Nils J. Nilsson, Kumagai
Professor of Engineering (Emeritus) in the Department of Computer
Science at Stanford University, received his PhD degree in Electrical
Engineering from Stanford in 1958. He spent twenty-three years at the
Artificial Intelligence Center of SRI International working on
statistical and neural-network approaches to pattern recognition,
co-inventing the A* heuristic search algorithm and the STRIPS automatic
planning system, and co-directing work on the integrated mobile robot,
SHAKEY. He has published five textbooks on artificial intelligence and
Professor Nilsson returned to Stanford in 1985 as the Chairman of the Department of Computer Science, a position he held until August 1990. Besides teaching courses on artificial intelligence and on machine learning, he has conducted research on flexible robots that are able to react to dynamic worlds, plan courses of action, and learn from experience.
Professor Nilsson served on the editorial boards of the journal Artificial Intelligence and of the Journal of Artificial Intelligence Research. He was an Area Editor for the Journal of the Association for Computing Machinery. He is a past-president and Fellow of the American Association for Artificial Intelligence, a Fellow of the American Association for the Advancement of Science, and a foreign member of the Royal Swedish Academy of Engineering Sciences. He is also a recipient of the IEEE "Neural-Network Pioneer" award, the IJCAI "Research Excellence" award, and the AAAI "Distinguished Service" award. He was a co-founder of Morgan Kaufmann Publishers, Inc.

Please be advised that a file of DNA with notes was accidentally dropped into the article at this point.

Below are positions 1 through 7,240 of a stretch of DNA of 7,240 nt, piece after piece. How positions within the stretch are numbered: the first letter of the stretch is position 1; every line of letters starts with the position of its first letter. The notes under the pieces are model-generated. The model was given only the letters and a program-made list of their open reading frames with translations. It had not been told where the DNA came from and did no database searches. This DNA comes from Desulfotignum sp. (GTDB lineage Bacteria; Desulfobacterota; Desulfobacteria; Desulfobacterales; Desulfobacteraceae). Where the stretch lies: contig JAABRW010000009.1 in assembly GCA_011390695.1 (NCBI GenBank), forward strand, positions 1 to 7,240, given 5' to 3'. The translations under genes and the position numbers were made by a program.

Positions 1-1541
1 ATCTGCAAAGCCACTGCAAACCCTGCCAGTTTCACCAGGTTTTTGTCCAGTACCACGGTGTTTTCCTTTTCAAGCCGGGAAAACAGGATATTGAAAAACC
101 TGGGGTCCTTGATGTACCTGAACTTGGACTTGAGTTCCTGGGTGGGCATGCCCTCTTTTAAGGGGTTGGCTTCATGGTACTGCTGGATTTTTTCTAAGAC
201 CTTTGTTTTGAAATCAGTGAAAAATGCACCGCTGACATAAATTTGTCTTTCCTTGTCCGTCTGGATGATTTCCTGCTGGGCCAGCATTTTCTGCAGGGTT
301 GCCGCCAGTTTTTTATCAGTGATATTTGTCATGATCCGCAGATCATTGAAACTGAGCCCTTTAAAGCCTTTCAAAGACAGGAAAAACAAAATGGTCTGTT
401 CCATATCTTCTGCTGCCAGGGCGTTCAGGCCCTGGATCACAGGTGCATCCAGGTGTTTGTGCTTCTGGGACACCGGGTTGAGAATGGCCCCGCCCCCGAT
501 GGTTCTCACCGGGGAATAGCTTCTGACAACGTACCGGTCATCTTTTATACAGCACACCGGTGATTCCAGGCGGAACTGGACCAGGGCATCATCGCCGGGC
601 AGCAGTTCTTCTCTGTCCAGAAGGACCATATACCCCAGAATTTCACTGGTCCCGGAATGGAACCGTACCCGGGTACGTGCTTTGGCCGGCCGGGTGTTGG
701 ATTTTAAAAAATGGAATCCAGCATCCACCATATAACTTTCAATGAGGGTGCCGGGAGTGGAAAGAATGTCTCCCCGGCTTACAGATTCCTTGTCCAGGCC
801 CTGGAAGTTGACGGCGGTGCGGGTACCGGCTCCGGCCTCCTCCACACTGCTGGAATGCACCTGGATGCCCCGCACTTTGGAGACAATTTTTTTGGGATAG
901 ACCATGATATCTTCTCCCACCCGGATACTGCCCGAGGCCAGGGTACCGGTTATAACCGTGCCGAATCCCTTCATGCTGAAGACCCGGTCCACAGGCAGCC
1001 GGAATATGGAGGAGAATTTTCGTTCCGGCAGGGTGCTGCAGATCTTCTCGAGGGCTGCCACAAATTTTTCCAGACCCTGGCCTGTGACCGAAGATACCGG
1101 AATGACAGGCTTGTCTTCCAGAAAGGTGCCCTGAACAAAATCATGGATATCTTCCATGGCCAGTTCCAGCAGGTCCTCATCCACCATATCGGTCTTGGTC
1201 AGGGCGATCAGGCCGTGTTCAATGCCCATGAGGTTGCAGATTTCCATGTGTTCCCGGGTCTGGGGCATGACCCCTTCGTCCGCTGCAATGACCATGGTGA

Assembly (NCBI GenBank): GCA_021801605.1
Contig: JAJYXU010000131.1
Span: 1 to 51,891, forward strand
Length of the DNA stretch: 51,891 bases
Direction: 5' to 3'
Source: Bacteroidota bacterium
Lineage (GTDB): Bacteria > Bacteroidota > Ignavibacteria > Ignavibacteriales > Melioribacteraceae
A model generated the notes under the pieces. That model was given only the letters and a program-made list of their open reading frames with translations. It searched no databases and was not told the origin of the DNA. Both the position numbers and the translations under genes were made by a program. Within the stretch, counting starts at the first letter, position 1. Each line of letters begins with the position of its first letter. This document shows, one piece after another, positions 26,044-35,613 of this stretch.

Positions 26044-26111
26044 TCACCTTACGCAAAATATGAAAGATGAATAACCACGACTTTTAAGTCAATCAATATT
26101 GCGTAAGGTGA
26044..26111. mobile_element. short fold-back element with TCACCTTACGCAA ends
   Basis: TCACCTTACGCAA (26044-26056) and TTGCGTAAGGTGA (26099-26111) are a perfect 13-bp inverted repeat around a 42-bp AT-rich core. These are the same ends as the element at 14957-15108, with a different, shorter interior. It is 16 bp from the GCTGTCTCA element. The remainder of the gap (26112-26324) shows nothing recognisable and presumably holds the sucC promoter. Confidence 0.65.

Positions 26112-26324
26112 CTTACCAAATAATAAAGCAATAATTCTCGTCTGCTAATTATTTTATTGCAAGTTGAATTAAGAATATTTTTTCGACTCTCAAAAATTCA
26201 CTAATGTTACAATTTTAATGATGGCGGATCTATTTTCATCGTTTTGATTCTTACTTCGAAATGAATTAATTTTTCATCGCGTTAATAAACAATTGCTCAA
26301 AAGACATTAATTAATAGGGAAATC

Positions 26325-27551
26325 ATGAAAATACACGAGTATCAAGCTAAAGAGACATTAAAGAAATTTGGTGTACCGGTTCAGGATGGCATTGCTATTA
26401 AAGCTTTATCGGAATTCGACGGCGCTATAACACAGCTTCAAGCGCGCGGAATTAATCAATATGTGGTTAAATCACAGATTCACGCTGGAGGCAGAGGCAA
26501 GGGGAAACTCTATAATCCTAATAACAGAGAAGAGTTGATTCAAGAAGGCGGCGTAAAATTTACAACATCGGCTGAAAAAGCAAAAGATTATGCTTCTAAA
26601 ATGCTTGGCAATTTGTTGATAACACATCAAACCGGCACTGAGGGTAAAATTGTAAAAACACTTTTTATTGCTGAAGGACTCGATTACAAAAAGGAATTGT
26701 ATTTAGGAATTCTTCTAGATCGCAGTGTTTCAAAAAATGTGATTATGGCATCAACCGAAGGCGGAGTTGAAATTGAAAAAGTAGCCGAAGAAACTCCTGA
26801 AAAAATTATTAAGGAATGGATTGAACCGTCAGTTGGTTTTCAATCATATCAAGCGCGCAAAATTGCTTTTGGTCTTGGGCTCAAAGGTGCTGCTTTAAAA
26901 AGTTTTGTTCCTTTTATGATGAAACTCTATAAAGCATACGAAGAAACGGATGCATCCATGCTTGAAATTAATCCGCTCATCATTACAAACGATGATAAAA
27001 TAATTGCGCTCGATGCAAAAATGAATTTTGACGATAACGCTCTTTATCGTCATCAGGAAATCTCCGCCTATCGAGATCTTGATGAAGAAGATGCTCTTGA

He is now retired and lives in Oregon.
Understanding Beliefs is available from MIT Press and from bookstores, such as Amazon.com. The book describes how we acquire and make use of beliefs of all kinds. Many of our beliefs should be regarded as tentative and should be subject to revision (or elimination) based on rigorous evaluation -- just like scientific theories are. The book also challenges several widely held philosophical assumptions.
The Quest for Artificial Intelligence: A History of Ideas and Achievements is available from Cambridge University Press and from bookstores, such as Amazon.com. (Click here to see a brief description and some reviewers' comments.) The book is written both for the lay reader who would like to know what this field is all about and for the researcher, student, and scholar interested in the historical antecedents of current AI systems.
I have relocated to Medford, Oregon but can still be reached by email at:
As an emeritus faculty member, I am no longer accepting PhD students, research assistants, or postdoctoral researchers.